Trends in Cancer, cellSeptember 2015.

The effects of the environment on reproductive development and cancer susceptibility

University of California Television, Dec 2011

Tracey Woodruff, Program on Reproductive Health and the Environment at UCSF, explores the effects of the environment on reproductive development and cancer susceptibility.

More info and videos

Seeing Nature through Gender

How endocrine disrupters are reinventing humans, animals, and water systems from the cellular level out

Seeing-Nature-through-Gender book cover image
How endocrine disrupters are reinventing humans, animals, and water systems from the cellular level out.

Environmental history has traditionally told the story of Man and Nature. Scholars have too frequently overlooked the ways in which their predominantly male subjects have themselves been shaped by gender. Seeing Nature through Gender here reintroduces gender as a meaningful category of analysis for environmental history, showing how women’s actions, desires, and choices have shaped the world and seeing men as gendered actors as well.

In thirteen essays that show how gendered ideas have shaped the ways in which people have represented, experienced, and consumed their world, Virginia Scharff and her coauthors explore interactions between gender and environment in history. Ranging from colonial borderlands to transnational boundaries, from mountaintop to marketplace, they focus on historical representations of humans and nature, on questions about consumption, on environmental politics, and on the complex reciprocal relations among human bodies and changing landscapes. They also challenge the “ecofeminist” position by challenging the notion that men and women are essentially different creatures with biologically different destinies.

Each article shows how a person or group of people in history have understood nature in gendered terms and acted accordingly often with dire consequences for other people and organisms. Here are considerations of the ways we study sexuality among birds, of William Byrd’s masking sexual encounters in his account of an eighteenth-century expedition, of how the ecology of fire in a changing built environment has reshaped firefighters’ own gendered identities. Some are playful, as in a piece on the evolution of “snow bunnies” to “shred betties.” Others are dead serious, as in a chilling portrait of how endocrine disrupters are reinventing humans, animals, and water systems from the cellular level out.

Aiding and adding significantly to the enterprise of environmental history, Seeing Nature through Gender bridges gender history and environmental history in unexpected ways to show us how the natural world can remake the gendered patterns we’ve engraved on ourselves and on the planet.

EDCs chemical exposure linked to rising diabetes, obesity risk

Exec. summary for new Scientific Statement on EDCs is available!

cash-register-receipt image
Known EDCs include BPA and BPS found in food can linings and cash register receipts, phthalates found in plastics and cosmetics, flame retardants and pesticides. The endocrine disruptor chemicals are so common that all of us have been exposed to many of them.

Endocrine Society – Hormone Science to Health – releases Scientific Statement on Endocrine-disrupting Chemicals

Washington, DC – Emerging evidence ties endocrine-disrupting chemical exposure to two of the biggest public health threats facing society – diabetes and obesity, according to the executive summary of an upcoming Scientific Statement issued today by the Endocrine Society.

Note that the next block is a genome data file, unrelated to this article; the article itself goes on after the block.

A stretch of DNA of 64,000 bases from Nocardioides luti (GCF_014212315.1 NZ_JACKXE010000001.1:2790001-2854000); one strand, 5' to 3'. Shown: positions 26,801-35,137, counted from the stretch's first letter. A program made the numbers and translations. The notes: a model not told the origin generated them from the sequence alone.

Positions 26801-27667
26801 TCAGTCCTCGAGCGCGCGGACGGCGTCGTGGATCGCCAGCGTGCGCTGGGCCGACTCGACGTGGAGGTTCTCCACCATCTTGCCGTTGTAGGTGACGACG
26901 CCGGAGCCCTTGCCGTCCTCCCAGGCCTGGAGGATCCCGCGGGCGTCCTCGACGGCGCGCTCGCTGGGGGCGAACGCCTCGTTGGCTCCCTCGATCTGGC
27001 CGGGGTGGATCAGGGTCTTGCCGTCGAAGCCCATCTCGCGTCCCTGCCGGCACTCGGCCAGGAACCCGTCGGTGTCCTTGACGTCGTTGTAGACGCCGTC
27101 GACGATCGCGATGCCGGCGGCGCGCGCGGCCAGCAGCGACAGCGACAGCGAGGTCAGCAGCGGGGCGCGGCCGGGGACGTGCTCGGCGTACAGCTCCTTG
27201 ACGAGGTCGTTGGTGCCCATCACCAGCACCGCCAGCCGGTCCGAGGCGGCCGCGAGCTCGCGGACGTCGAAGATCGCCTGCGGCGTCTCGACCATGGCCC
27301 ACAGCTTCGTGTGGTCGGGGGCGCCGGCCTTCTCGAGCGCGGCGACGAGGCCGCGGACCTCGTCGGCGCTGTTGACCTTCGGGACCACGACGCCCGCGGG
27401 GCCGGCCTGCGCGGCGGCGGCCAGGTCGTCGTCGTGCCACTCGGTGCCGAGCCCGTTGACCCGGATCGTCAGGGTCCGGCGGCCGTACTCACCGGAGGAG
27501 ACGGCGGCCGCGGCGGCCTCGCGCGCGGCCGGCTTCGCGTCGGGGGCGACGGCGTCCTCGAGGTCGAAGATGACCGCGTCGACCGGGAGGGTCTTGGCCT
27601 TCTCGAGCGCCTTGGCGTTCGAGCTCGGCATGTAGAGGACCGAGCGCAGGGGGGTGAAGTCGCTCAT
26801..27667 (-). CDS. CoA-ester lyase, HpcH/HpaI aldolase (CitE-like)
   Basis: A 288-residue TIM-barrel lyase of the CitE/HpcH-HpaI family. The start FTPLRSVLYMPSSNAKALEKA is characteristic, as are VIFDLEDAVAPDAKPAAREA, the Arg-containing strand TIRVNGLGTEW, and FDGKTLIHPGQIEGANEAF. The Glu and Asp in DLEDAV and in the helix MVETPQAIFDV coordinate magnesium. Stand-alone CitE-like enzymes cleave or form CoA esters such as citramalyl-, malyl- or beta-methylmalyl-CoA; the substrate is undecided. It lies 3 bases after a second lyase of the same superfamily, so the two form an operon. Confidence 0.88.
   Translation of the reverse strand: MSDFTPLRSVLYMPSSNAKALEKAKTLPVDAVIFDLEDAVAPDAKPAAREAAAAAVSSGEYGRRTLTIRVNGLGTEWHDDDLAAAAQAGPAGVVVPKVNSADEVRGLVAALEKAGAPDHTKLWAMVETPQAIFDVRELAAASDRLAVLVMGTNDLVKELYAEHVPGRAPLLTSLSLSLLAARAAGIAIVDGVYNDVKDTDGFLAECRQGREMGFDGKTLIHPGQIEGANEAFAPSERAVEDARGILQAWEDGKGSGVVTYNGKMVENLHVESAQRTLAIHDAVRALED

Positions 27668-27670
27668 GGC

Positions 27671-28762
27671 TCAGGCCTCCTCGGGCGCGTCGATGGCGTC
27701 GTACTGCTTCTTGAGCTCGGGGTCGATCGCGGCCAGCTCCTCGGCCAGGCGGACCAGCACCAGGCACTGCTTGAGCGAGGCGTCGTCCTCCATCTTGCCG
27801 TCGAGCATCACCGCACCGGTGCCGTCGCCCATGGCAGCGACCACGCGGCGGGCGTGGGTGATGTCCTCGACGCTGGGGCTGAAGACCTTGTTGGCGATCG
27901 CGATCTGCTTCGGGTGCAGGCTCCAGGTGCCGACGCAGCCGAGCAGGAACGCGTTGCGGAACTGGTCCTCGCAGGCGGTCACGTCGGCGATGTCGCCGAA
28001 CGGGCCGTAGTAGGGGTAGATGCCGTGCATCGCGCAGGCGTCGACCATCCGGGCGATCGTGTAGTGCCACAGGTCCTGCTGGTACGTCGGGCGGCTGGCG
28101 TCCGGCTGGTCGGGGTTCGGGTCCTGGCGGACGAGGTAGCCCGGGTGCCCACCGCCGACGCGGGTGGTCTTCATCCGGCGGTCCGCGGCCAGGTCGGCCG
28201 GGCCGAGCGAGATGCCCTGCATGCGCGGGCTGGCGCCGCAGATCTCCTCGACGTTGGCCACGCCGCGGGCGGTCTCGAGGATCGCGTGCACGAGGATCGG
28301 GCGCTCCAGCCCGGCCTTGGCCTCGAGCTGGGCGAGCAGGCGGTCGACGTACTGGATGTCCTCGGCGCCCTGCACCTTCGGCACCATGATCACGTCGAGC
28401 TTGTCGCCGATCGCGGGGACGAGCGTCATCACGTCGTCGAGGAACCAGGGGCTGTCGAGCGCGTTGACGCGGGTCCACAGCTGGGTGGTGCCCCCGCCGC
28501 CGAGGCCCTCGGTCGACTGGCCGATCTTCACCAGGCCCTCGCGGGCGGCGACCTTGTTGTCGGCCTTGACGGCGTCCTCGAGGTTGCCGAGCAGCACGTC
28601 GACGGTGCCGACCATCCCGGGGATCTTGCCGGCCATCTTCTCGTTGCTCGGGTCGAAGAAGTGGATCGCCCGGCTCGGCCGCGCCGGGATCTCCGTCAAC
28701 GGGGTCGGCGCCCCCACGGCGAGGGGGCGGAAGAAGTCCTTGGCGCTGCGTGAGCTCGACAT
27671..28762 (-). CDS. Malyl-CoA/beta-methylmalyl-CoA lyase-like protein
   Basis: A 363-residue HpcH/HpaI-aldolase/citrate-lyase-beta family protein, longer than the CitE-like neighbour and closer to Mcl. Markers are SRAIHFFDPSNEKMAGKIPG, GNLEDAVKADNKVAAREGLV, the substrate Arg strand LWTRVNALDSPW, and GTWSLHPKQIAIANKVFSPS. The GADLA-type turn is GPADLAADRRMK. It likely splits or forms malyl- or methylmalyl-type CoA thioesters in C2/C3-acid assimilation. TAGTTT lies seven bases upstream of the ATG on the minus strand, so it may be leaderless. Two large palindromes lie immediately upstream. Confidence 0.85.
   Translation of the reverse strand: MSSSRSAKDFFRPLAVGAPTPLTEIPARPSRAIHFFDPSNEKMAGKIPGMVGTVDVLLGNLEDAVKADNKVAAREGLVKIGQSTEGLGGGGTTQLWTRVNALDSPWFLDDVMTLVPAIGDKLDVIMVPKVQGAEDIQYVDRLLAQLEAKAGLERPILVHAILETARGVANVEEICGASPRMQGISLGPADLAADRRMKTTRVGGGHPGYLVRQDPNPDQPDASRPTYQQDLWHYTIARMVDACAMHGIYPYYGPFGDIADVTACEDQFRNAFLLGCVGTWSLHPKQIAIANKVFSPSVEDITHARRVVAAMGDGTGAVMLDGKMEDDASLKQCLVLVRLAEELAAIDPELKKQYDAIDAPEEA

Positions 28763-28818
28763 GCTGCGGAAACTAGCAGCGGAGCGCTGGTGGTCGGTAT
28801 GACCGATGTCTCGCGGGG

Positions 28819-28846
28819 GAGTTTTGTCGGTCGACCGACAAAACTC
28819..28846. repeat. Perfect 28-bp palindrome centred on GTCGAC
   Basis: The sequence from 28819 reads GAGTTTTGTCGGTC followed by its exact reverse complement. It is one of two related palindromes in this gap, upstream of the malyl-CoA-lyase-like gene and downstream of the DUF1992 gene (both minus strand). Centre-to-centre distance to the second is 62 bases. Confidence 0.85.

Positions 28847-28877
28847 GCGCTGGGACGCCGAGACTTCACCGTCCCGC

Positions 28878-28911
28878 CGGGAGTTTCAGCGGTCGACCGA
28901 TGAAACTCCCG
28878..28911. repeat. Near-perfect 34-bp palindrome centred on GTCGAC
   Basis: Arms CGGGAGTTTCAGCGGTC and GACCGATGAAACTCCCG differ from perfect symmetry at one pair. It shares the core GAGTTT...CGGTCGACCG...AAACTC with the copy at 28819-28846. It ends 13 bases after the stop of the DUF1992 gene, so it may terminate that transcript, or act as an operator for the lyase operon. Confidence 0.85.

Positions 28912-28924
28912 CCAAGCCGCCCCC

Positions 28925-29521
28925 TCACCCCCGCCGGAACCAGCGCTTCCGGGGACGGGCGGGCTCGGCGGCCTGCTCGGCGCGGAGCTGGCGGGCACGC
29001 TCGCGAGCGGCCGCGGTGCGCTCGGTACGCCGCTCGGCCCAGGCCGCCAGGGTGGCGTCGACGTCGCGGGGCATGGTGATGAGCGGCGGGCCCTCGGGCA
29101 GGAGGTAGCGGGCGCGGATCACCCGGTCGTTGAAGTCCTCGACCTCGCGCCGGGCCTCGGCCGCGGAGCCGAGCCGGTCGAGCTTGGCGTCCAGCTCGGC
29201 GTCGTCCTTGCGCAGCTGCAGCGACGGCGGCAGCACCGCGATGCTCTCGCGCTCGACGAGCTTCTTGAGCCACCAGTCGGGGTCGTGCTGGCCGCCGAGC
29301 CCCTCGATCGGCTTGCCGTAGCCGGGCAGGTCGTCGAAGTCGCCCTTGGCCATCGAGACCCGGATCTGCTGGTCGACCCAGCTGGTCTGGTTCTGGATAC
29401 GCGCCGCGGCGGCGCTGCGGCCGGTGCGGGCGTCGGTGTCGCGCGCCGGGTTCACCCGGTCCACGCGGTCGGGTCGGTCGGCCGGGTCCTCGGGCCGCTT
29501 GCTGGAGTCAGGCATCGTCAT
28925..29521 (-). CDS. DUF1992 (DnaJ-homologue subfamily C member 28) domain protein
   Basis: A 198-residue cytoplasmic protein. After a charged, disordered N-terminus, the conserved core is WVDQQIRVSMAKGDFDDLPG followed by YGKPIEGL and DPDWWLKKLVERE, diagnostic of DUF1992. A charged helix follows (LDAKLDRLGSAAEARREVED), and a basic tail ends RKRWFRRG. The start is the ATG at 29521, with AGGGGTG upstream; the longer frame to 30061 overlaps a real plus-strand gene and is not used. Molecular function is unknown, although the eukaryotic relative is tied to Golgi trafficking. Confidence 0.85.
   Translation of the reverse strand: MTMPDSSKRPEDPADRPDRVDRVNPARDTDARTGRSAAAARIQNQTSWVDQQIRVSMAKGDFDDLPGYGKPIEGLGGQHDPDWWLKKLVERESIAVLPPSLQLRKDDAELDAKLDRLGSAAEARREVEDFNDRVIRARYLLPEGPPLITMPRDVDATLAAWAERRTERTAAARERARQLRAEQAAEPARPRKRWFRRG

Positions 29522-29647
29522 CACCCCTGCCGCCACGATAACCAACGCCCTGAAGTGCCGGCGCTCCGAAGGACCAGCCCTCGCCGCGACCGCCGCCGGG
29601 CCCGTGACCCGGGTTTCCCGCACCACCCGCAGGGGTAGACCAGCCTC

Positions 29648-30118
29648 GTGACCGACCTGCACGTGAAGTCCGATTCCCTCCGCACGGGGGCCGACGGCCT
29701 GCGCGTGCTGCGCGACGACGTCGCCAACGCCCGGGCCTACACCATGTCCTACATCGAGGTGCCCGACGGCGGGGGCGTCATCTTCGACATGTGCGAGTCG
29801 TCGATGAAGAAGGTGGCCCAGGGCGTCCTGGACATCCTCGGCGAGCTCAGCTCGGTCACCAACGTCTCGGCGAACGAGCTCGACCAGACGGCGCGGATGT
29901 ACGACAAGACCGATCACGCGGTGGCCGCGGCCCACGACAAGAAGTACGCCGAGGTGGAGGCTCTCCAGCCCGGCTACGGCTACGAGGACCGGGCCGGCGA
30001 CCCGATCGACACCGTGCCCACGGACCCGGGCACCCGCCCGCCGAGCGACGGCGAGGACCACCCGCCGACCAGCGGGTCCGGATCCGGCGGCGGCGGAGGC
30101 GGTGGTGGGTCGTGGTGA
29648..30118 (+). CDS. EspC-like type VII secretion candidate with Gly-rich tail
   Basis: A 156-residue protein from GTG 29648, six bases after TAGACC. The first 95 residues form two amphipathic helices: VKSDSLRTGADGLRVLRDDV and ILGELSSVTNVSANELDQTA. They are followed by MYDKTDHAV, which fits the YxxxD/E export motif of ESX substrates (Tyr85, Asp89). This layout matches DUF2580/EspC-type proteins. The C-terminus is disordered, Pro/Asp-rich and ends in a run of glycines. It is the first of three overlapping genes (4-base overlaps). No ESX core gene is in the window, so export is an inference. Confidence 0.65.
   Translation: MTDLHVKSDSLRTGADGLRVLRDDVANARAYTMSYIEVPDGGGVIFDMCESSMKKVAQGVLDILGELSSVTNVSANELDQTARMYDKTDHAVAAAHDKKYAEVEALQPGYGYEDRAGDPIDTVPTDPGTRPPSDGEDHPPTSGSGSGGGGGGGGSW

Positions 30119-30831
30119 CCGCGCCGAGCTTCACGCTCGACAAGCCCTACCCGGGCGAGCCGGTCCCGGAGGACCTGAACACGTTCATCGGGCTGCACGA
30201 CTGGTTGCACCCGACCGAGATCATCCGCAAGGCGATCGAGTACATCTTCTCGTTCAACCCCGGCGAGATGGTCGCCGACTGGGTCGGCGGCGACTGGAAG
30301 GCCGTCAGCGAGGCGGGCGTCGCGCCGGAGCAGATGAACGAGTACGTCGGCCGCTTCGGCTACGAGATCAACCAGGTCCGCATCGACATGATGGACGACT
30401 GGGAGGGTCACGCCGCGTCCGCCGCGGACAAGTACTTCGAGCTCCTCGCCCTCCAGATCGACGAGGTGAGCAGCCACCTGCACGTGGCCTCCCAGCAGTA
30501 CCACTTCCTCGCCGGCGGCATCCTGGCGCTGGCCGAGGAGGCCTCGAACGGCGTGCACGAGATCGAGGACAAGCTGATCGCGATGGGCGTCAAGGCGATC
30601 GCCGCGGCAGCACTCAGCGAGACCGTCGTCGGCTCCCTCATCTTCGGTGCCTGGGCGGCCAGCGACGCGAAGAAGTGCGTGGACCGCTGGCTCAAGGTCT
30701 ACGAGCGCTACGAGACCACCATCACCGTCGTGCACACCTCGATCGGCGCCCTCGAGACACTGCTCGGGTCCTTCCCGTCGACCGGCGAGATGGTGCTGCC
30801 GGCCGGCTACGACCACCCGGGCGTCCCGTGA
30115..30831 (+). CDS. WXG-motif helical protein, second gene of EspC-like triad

The statement’s release comes as Society experts are addressing a global meeting, the International Conference on Chemicals Management (ICCM4), in Geneva, Switzerland, on the importance of using scientific approaches to limit health risks of EDC exposure.

The statement builds upon the Society’s groundbreaking 2009 report, which examined the state of scientific evidence on endocrine-disrupting chemicals (EDCs) and the risks posed to human health. In the ensuing years, additional research has found that exposure is associated with increased risk of developing diabetes and obesity. Mounting evidence also indicates EDC exposure is connected to infertility, hormone-related cancers, neurological issues and other disorders.

EDCs contribute to health problems by mimicking, blocking or otherwise interfering with the body’s natural hormones. By hijacking the body’s chemical messengers, EDCs can alter the way cells develop and grow.

Known EDCs include bisphenol A (BPA) found in food can linings and cash register receipts, phthalates found in plastics and cosmetics, flame retardants and pesticides. The chemicals are so common that nearly every person on Earth has been exposed to one or more. An economic analysis published in The Journal of Clinical Endocrinology and Metabolism in March estimated that EDC exposure likely costs the European Union €157 billion ($209 billion) a year in actual health care expenses and lost earning potential.

“The evidence is more definitive than ever before – EDCs disrupt hormones in a manner that harms human health,”

said Andrea C. Gore, Professor and Vacek Chair of Pharmacology at the University of Texas at Austin and chair of the task force that developed the statement.

“Hundreds of studies are pointing to the same conclusion, whether they are long-term epidemiological studies in human, basic research in animals and cells, or research into groups of people with known occupational exposure to specific chemicals.”